Original Research ARTICLE
Elevated expression levels of PC3-secreted microprotein (PSMP) in prostate cancer associated with increased xenograft growth and modification of immune-related microenvironment
- 1Institute of Hematology and Blood Diseases Hospital, Chinese Academy of Medical Sciences and Peking Union Medical College, China
- 2Southeast University, China
- 3Peking University People's Hospital, China
- 4Peking University Health Science Centre, China
Prostate cancer (PCa), especially metastatic PCa, is one of the main cancer types accounting for male mortality worldwide. Over decades, researchers have tried to search for effective curative methods for PCa, but many attempts have failed. The therapeutic failure of PCa is usually due to off-target or side effects; thus, finding a key molecule that could prevent PCa metastatic progression has become the most important goal for curing aggressive PCa. In this study, we collected hundreds of PCa tissues and serum and urine samples from patients to verify the upregulated expression of PSMP in PCa tumor tissues with high Gleason scores. According to biopsies result, PSMP expression was found related to extraprostatic extension (EPE), contributing to PCa metastasis. Mechanistically, recombinant PSMP protein could promote the proliferation both in vitro and in vivo, and rhPSMP could promote epithelial-mesenchymal transition of PC3 in vitro. Additionally, PSMP could also influence the cytokines production in a xenograft model and monocyte migration and macrophage polarization in vitro. Our most important finding was that neutralizing antibodies against PSMP could suppress xenograft PC3 growth and promote the survival of PC3 metastatic mice model, might provide an effective option to cure human PCa.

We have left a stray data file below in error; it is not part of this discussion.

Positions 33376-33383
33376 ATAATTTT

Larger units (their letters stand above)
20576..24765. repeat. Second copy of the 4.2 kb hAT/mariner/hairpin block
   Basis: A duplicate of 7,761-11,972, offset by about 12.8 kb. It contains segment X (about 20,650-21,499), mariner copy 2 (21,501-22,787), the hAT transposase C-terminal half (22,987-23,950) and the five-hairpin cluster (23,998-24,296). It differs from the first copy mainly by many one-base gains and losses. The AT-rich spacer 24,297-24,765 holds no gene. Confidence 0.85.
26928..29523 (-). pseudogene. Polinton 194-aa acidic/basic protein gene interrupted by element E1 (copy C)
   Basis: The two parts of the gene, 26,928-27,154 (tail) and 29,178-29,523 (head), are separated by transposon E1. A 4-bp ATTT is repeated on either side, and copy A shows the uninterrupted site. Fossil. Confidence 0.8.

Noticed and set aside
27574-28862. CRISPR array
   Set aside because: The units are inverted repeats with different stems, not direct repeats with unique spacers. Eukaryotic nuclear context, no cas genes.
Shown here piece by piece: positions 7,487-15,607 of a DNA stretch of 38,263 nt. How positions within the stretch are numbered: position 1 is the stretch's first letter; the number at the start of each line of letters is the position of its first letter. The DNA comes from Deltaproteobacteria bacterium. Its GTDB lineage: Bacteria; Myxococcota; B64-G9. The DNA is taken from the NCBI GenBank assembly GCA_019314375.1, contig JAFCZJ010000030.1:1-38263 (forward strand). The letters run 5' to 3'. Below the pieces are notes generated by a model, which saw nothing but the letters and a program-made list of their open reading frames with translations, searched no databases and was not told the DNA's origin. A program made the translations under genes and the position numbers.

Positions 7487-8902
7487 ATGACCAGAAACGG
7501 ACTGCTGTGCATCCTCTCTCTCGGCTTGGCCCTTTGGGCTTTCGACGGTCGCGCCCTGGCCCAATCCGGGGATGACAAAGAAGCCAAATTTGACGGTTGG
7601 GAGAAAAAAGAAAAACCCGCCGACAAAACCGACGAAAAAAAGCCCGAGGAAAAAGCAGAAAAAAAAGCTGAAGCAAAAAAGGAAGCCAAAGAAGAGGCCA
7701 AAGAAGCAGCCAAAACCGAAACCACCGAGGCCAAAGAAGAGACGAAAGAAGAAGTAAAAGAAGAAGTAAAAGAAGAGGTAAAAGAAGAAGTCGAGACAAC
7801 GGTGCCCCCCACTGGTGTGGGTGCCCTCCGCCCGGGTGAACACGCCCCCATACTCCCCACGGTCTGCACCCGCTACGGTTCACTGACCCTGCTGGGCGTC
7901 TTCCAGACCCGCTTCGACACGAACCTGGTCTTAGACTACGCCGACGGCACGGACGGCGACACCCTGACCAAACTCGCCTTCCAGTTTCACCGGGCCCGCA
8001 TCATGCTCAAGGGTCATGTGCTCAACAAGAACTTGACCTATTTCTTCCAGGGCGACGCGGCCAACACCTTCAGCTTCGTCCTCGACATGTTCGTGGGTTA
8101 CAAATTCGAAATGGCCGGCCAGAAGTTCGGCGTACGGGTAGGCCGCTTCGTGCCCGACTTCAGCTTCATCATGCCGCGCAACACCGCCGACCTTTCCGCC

Keywords: prostate cancer, PSMP, Therapeutic target, neutralizing antibody, microenvironment
Received: 10 Apr 2019;
Accepted: 22 Jul 2019.
Edited by:Kuzhuvelil B. Harikumar, Rajiv Gandhi Centre for Biotechnology, India
Reviewed by:Kamini Singh, Memorial Sloan Kettering Cancer Center, United States
Vijay Pandey, Tsinghua-Berkeley Shenzhen Institute, China
Copyright: © 2019 Pei, Zheng, Fang, Zhang, Hu, Xu and Wang. This is an open-access article distributed under the terms of the Creative Commons Attribution License (CC BY). The use, distribution or reproduction in other forums is permitted, provided the original author(s) and the copyright owner(s) are credited and that the original publication in this journal is cited, in accordance with accepted academic practice. No use, distribution or reproduction is permitted which does not comply with these terms.
* Correspondence: Mx. Hao Hu, Peking University People's Hospital, Beijing, 100044, China, email@example.com